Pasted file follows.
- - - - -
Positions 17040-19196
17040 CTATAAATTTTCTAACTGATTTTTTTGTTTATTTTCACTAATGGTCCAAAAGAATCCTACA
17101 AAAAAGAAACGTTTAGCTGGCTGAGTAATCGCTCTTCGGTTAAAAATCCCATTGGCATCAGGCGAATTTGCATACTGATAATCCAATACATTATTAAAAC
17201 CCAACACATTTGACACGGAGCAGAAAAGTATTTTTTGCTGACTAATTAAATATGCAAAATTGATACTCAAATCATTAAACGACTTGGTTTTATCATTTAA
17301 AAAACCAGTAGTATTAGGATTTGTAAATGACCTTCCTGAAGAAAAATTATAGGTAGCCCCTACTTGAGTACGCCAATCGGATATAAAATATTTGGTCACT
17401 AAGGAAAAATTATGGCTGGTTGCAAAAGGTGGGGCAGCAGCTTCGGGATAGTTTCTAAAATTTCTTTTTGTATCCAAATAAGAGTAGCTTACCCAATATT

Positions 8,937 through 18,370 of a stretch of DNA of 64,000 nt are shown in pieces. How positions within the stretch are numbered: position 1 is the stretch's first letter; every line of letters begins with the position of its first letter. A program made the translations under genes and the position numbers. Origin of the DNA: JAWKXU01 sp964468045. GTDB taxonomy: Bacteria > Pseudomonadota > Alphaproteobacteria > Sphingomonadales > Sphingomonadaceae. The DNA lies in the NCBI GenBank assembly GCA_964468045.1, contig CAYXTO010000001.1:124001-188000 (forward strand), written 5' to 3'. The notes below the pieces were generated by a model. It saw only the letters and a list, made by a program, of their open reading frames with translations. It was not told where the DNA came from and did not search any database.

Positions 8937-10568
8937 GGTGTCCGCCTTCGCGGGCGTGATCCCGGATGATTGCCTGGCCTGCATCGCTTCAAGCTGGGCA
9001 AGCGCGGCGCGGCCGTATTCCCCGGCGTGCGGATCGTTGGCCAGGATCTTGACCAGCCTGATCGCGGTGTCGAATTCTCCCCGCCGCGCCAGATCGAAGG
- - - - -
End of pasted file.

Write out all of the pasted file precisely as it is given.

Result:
Positions 17040-19196
17040 CTATAAATTTTCTAACTGATTTTTTTGTTTATTTTCACTAATGGTCCAAAAGAATCCTACA
17101 AAAAAGAAACGTTTAGCTGGCTGAGTAATCGCTCTTCGGTTAAAAATCCCATTGGCATCAGGCGAATTTGCATACTGATAATCCAATACATTATTAAAAC
17201 CCAACACATTTGACACGGAGCAGAAAAGTATTTTTTGCTGACTAATTAAATATGCAAAATTGATACTCAAATCATTAAACGACTTGGTTTTATCATTTAA
17301 AAAACCAGTAGTATTAGGATTTGTAAATGACCTTCCTGAAGAAAAATTATAGGTAGCCCCTACTTGAGTACGCCAATCGGATATAAAATATTTGGTCACT
17401 AAGGAAAAATTATGGCTGGTTGCAAAAGGTGGGGCAGCAGCTTCGGGATAGTTTCTAAAATTTCTTTTTGTATCCAAATAAGAGTAGCTTACCCAATATT

Positions 8,937 through 18,370 of a stretch of DNA of 64,000 nt are shown in pieces. How positions within the stretch are numbered: position 1 is the stretch's first letter; every line of letters begins with the position of its first letter. A program made the translations under genes and the position numbers. Origin of the DNA: JAWKXU01 sp964468045. GTDB taxonomy: Bacteria > Pseudomonadota > Alphaproteobacteria > Sphingomonadales > Sphingomonadaceae. The DNA lies in the NCBI GenBank assembly GCA_964468045.1, contig CAYXTO010000001.1:124001-188000 (forward strand), written 5' to 3'. The notes below the pieces were generated by a model. It saw only the letters and a list, made by a program, of their open reading frames with translations. It was not told where the DNA came from and did not search any database.

Positions 8937-10568
8937 GGTGTCCGCCTTCGCGGGCGTGATCCCGGATGATTGCCTGGCCTGCATCGCTTCAAGCTGGGCA
9001 AGCGCGGCGCGGCCGTATTCCCCGGCGTGCGGATCGTTGGCCAGGATCTTGACCAGCCTGATCGCGGTGTCGAATTCTCCCCGCCGCGCCAGATCGAAGG